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Title: Beneficial compressive strain for oxygen reduction reaction on Pt (111) surface

We investigated the influence of compressive surface strain on the progression of oxygen reduction reaction (ORR) on Pt(111) surface using the density functional theory (DFT) calculation method. Specifically, we calculated the binding energies of all the chemical species possibly involved in ORR and the reaction energies (heat of reaction and activation energy) of all the possible ORR elementary reactions on the Pt(111) surfaces with −2% and −3% strain. Our DFT results indicate that all the ORR species bind more weakly on the compressively strained surfaces than on an unstrained surface owing to strain-induced d-electron band broadening. Our DFT calculations further predict that both OOH dissociation and HOOH dissociation pathways could be active for ORR on the Pt(111) surface with compressive strain between −2% and −3%. Moreover, the activation energies of the ORR rate-determining steps on the compressively strained Pt(111) surfaces were found to be lower than that on the unstrained Pt(111) surface. It was thus inferred that a −2% to −3% surface strain could lead to enhanced ORR activity on the Pt(111) catalysts. Consequently, our study suggests that tuning surface strain is an effective way to improve the performance of Pt-based electrocatalysts for ORR.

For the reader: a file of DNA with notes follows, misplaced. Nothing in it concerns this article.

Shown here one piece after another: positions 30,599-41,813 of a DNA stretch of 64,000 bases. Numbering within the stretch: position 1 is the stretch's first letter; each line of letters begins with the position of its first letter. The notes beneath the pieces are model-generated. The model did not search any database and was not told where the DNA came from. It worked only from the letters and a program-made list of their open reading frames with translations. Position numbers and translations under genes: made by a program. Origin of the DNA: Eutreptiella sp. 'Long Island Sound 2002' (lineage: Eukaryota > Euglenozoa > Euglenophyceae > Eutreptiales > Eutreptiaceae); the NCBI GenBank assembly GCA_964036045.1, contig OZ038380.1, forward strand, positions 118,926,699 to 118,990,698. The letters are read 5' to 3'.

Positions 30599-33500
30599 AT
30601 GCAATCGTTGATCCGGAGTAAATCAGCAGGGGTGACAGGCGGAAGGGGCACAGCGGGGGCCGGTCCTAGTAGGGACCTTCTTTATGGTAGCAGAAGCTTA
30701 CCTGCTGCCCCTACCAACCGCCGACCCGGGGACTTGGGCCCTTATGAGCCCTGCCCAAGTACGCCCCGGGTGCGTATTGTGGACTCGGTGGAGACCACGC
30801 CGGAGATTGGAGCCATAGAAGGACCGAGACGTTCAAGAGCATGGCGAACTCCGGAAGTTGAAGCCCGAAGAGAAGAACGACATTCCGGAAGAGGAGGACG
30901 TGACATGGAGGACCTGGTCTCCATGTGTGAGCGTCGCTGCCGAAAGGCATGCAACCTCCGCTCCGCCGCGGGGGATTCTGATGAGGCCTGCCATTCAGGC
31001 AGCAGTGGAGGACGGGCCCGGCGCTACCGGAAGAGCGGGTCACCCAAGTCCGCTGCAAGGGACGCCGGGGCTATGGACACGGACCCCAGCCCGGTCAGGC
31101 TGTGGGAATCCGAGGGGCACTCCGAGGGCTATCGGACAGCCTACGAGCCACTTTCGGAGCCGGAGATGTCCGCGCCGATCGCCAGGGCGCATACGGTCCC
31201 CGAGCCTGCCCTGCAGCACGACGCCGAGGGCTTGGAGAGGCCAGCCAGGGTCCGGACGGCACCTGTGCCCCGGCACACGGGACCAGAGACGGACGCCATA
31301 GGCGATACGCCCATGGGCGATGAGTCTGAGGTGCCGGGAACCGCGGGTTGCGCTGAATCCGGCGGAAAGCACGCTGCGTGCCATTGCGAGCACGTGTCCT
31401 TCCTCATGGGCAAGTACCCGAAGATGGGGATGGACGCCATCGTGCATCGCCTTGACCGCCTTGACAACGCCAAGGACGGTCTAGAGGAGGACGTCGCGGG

Authors:
;  [1]
  1. Department of Mechanical Engineering and Materials Science, University of Pittsburgh, Pittsburgh, Pennsylvania 15261 (United States)
Publication Date:
OSTI Identifier:
22308247
Resource Type:
Journal Article
Resource Relation:
Journal Name: Journal of Chemical Physics; Journal Volume: 141; Journal Issue: 12; Other Information: (c) 2014 AIP Publishing LLC; Country of input: International Atomic Energy Agency (IAEA)
Country of Publication:
United States
Language:
English
Subject:
37 INORGANIC, ORGANIC, PHYSICAL AND ANALYTICAL CHEMISTRY; ACTIVATION ENERGY; BINDING ENERGY; DENSITY FUNCTIONAL METHOD; DISSOCIATION; ELECTROCATALYSTS; ELECTRONS; OXYGEN; REACTION HEAT; STRAINS; SURFACES